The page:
Symptoms of a head injury after a car accident and the next steps to take
Being involved in a serious car accident can be an emotionally, physically and financially devastating event. However, after the initial shock, the physical damage can be even more severe. If you have been involved in a car accident, it is important to know the symptoms and implications of a head injury or a concussion.
Just as your brain is a complex circuit, the symptoms of a concussion or brain injury can be equally complex. The symptoms may change over time, and simply feeling fine immediately following an accident isn’t enough to know that you’re okay. If you or a loved one were in a car accident, you should see a doctor as soon as possible to check for head and brain injuries, even if you feel fine.
Common types of brain injury
It is common for people to refer to all brain injuries under the heading of “concussion.” However, this is a specific event and represents only one type of traumatic brain injury (TBI). Knowing the proper terminology and symptoms is key.
A concussion occurs when the brain makes contact with the inside of your skull and is the most common type of traumatic brain injury. This is almost always caused by a dramatic change in speed, such as a head-on car accident.
Concussions vary significantly in severity, and there can be a myriad of symptoms which may include loss of consciousness, headaches, forgetfulness, nausea, dizziness, confusion, slurred speech or even personality changes.
Unlike a concussion, a contusion is a bruise on the brain itself that happens following a direct impact or collision with the outside of your head. In the context of a car accident, a contusion is often caused by a projected object striking the head of the driver or passenger, or by the head making contact with a fixed object within the vehicle such as a steering wheel.
The symptoms of a contusion are similar to a concussion, but not exactly the same. Contusion symptoms typically involve cognitive changes, difficulties in forming new memories, numbness on the head or reduced balance and coordination.
Penetration is just as it sounds. It occurs when an object pierces the outer skull, resulting in foreign debris making contact with the brain. As would be expected, the symptoms can be quite severe and include heavy bleeding, seizures, difficulty breathing, paralysis, loss of consciousness, comatose state or even death.
Unlike the other events that we have discussed, a diffuse axonal injury doesn’t necessarily require a severe impact. Rather, this condition is caused when the head undergoes a significant twist or shaking period. Practically speaking, the brain begins moving faster than the skull around it, and the tearing of various brain structures can result.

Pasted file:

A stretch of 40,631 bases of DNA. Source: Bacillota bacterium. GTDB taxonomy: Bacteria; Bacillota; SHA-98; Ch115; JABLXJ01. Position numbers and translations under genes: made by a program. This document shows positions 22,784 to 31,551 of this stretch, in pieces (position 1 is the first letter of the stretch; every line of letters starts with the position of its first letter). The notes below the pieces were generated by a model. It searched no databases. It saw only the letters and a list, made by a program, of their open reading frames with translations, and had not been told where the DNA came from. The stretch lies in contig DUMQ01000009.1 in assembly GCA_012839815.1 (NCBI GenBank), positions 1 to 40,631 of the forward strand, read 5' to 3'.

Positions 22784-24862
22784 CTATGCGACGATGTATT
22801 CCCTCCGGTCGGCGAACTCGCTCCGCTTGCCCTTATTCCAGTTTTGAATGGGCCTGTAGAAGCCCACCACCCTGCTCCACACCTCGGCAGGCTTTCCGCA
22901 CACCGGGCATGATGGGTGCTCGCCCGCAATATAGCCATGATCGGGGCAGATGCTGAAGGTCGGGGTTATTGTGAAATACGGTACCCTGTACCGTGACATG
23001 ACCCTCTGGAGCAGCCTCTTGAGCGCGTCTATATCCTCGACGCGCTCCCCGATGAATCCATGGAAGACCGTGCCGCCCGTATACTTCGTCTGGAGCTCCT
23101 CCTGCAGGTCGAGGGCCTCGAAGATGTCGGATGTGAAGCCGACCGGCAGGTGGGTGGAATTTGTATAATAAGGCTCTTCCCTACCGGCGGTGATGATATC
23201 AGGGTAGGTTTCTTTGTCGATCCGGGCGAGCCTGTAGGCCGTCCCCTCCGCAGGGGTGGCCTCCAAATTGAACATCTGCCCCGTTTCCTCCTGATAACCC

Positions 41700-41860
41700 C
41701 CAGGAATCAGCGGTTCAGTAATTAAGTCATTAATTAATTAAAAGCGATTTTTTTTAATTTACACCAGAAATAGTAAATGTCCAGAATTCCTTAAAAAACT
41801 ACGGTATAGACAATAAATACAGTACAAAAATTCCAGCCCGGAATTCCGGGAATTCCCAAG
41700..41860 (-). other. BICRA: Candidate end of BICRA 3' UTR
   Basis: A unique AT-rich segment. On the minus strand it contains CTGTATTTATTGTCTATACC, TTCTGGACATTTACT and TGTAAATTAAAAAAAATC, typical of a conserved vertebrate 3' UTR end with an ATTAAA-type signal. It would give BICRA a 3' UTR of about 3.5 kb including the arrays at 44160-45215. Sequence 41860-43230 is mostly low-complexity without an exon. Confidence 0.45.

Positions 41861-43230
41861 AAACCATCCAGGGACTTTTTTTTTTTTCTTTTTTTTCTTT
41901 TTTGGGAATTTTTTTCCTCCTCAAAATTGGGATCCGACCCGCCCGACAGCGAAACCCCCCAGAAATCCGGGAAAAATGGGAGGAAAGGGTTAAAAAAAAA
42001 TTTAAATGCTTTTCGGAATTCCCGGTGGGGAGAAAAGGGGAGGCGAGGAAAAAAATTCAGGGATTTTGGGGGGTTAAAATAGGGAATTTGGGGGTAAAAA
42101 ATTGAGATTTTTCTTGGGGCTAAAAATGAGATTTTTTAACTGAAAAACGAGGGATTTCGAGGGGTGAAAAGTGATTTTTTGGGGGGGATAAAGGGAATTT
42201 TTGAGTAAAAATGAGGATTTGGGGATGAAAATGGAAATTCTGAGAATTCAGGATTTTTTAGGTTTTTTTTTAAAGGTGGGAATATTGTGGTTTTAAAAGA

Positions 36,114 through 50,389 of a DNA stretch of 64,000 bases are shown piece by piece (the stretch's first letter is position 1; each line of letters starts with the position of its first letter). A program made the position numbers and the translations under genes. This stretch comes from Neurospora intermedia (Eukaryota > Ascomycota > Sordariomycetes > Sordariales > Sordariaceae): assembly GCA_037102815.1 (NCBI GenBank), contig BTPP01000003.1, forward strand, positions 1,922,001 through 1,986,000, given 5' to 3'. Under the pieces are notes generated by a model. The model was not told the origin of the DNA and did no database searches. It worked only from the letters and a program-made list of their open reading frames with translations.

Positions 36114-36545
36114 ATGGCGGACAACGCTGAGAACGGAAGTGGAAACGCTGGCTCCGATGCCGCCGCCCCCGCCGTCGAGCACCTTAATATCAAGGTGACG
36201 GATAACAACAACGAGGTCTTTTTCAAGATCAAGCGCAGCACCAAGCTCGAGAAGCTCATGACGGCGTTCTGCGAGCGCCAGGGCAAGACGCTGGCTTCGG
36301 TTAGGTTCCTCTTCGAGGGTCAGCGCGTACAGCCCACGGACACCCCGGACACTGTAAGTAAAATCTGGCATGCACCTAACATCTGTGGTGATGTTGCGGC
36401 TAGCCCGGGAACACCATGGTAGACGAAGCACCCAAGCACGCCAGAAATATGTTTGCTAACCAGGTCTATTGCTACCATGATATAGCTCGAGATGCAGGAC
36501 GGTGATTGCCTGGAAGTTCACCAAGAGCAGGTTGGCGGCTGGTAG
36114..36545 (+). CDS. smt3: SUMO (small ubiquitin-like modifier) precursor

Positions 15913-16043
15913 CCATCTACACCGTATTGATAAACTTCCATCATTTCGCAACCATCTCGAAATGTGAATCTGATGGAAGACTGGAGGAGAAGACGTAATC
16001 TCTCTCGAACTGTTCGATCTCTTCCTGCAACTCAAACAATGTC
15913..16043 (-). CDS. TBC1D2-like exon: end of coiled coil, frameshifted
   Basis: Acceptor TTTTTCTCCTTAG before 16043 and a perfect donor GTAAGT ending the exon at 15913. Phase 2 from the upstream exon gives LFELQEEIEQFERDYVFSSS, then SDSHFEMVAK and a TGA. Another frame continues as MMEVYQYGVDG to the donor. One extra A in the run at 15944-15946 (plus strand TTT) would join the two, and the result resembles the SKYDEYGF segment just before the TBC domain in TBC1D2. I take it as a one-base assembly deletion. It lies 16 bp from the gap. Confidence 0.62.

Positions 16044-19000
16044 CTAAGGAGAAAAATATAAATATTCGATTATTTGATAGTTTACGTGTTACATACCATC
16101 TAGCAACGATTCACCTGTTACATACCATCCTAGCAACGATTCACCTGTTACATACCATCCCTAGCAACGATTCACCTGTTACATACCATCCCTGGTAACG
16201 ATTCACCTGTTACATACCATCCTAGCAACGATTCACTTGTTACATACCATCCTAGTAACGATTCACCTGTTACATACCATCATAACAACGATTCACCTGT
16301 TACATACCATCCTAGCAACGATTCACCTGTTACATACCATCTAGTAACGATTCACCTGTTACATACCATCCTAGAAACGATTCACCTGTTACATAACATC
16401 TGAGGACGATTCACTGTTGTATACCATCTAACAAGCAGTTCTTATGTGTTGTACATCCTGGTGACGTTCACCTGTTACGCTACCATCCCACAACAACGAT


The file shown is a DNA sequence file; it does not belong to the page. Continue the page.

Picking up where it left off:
This injury is particularly common in high-speed car impacts. The symptoms of a diffuse axonal often involve headaches, nausea, dizziness, vomiting, fatigue and, in extreme circumstances, loss of consciousness.
A coup-contrecoup injury occurs when the brain undergoes a ricochet effect inside the skull, causing the brain to bounce off both sides of the skull. This is one of the most violent forms of head injury and is often the result of a rollover or a particularly violent collision. The distinguishing feature of a coup-contrecoup injury is that both sides of the brain are damaged due to the bilateral impact.
The symptoms of a coup-contrecoup injury are extensive and often include brain bleeding or swelling, loss of consciousness, headaches, seizures, dizziness, confusion, tinnitus, memory loss and disrupted vision or speech.
Did you suffer a brain injury after a car accident?
If you have been involved in a vehicular accident and believe that you may have a traumatic brain injury, the most important thing to do is seek medical care immediately. Just because you felt uninjured or did not have any symptoms immediately following the accident should not impact your decision to seek help if symptoms develop later. TBI symptoms often develop and change over time, and new symptoms can emerge even weeks after the initial impact.
Some of the short-term impacts of brain injuries can involve:
- Difficulty sleeping
- Emotional disturbance
- Cognitive and memory loss
- Difficulty focusing
- Personality and behavioral changes
However, long-term effects can emerge months or even years following an accident, including:
- Intolerance of noise, excitement or crowds
- Cognitive decline or depression
- Reduced memory and focus
- Disruption of sleep
- Personality change
- PTSD, anxiety or panic disorder
In other words, you should never second-guess yourself if you think you might have a brain injury. A full medical examination is the only way to know for sure if you may have ongoing complications. There are numerous treatment methods to alleviate symptoms, including reducing swelling and developing cognitive coping mechanisms. However, you should be prepared for the possibility that full function will never return.
When to speak to a Montana auto accident lawyer
After seeking the help of a doctor, you should seek legal advice from an experienced Montana injury lawyer who specializes in automobile accidents and personal injury cases. The liability of the parties involved in a traffic accident can be difficult to ascertain. Thus, even if you believe you were at fault or have been told you were at fault, that may not preclude you from being entitled to damages.
The medical bills, emotional and physical suffering and the diminished capacity of a brain injury can become extremely difficult to recover from financially. That is why it is so important to speak to the right lawyer to make sure that you receive the entirety of the compensation you deserve.
If you or a loved one suffered a head injury following a car accident in Montana, contact the Murphy Law Firm. We’re skilled at helping victims receive the compensation they deserve.